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The Sked

NCPA’s Mudra Dance Festival, Ravi Agarwal’s photo exhibition on his favourite subject: water and a tribute to Shakespeare

The Sked

Mumbai Dance
Creatures Rythmic And Divine

In what is an apt buildup to International Dance Day, NCPA’s Mudra Dance Festival will enthral audien­ces. The theme is “creatures in Indian mythology and folk tales” and it will take us to the mystic, tell-tale world of our past. The age-old tales are told through Odissi, Kathakali, Chhau, Kuchipudi, Bhara­tanatyam, Manipuri and Kat­hak, performed by talented young art­istes. Acclaimed singer/song­writer-cum-dancer Bhavna Reddy will present Kuchipudi while Rajesh Sai Babu, an acclaimed dancer and choreographer, will perform the Mayurbhanj style of Chhau dance. Fol­lowing that up will be Prabal Gupta, a perfor­mer and choreographer with a unique presentation of a Bengali folk tale on Manasa (the goddess of snakes) in Kathakali and Patachitra scroll painting. Noted Odissi dancer Rahul Acharya will present the story of Shiva’s bull Nandi in his own, inimitable way; Bimbavati Devi, an acclaimed Manipuri artist, will show us her int­erpretations of vahana (the divine vehicle), and Vishal Krishna will give a Kathak recital. Author Devdutt Pat­naik, expert on myths and mythologies, will be hosting a talk tit­led Patha. Finally, there will be a lecture and demonstration by Jayashree Rajagopalan and troupe in a show titled ‘The Influence of the Flora and Fauna, on the Nritta Karanas of the Natya Sastra’.  Multiple Venues, April 21-24

Delhi Photography
Afloat For Ages In A Catamaran

Well known for his activism around the Yamuna, photographer Ravi Agarwal’s exhibition returns to his favourite topic: water. His first interaction with the sea is the basis for photos and videos titled Else, All Will Be Still. All the works deal with ideas of nature and how it is different for fishermen and others who depend on it. Through pictures, Agarwal tries to bring in iss­ues of ecology and sustainability. A set of 29 pictures titled Lunar Tide shows the impact of the lunar cycle on tides, while a collection of 20 pictures, 20 km, is on the grievances of fishermen who cannot afford motorised boats. Rhizome is a collection of interviews of fishermen who do not consider the waters as ‘nature’, as those mostly alien to it do, and Yamuna Manifesto is a story told in images: those of an ancient catamaran still used by Tamil fishermen. Gallery ESpace, Till May 7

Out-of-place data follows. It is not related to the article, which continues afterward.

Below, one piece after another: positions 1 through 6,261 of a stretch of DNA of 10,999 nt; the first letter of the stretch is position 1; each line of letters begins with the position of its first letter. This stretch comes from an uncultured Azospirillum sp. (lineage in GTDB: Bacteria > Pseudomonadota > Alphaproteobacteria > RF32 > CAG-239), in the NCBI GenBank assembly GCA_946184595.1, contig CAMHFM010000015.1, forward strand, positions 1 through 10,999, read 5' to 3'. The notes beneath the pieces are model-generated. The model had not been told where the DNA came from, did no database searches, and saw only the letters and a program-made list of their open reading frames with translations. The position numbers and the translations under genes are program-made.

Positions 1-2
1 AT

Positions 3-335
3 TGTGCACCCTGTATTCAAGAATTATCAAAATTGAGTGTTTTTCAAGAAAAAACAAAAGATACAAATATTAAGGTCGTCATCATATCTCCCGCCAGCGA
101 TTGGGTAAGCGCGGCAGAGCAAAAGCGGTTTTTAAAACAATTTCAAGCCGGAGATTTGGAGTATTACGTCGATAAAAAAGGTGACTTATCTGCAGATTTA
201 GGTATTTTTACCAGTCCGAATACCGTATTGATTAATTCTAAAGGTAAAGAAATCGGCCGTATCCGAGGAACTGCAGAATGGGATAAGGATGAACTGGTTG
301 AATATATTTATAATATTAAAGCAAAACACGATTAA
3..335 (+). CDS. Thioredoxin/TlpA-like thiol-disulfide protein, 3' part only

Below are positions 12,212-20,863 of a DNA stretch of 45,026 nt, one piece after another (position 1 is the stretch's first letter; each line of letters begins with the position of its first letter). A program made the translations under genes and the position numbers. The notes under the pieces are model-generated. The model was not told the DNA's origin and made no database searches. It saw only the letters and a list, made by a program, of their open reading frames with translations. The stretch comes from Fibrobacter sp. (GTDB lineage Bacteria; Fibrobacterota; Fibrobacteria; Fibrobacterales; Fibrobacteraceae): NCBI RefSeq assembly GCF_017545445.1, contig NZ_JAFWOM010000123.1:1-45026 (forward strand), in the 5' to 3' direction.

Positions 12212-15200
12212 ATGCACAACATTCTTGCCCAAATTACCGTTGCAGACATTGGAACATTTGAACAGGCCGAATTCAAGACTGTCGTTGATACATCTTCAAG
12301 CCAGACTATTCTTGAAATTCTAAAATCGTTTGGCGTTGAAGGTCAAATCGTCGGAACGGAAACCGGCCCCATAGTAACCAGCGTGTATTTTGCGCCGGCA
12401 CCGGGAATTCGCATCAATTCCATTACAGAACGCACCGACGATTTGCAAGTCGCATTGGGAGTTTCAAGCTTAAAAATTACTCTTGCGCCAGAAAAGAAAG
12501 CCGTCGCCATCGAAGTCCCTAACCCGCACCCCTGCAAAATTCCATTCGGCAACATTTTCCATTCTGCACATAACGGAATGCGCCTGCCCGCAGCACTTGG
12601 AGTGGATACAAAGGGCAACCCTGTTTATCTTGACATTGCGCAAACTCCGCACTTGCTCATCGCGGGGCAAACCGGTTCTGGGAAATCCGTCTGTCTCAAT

This Too

Chennai Theatre  Shakespearewallah is a tribute to the Bard on his 400th death anniversary. Using mime and music and featuring famous characters, this is a one-man show by Salim Ghouse. Alliance Francaise, Apr 23-24

And Also

Chennai Art
Kishen’s Moods

Aform of art unique in itself, the tradition of Pichwai paintings is the depiction of Lord Krishna in various moods and postures and has been passed down through generations. It is also a way to educate people about the god. The acclai­med painter and miniaturist from Rajasthan, Yug Deepak Soni, brings a collection of such paintings titled Shrinatha. The Udaipur-born miniaturist excels in the use of traditional materials and techniques, like hand-made paper, cotton and muslin cloth and the use of mineral, organic and metallic pigments. His canvas is as distinct as his work, and this show is not one to be missed. Sarala’s Art Centre, Till Apr 21

Calcutta Theatre
Thief’s Journal

Making its way to Calcu­tta is the ever-popular Charandas Chor. A play based on a folk tale, it is the story of a thief who is in fact an honest man and takes a vow to never lie again. In add­ition, he makes other ambitious pledges. The plot rev­­o­­lves around tests he faces when he contemplates breaking these promises and the trials he faces. A tale of many agniparikshas. Academy of Fine Arts, Apr 21

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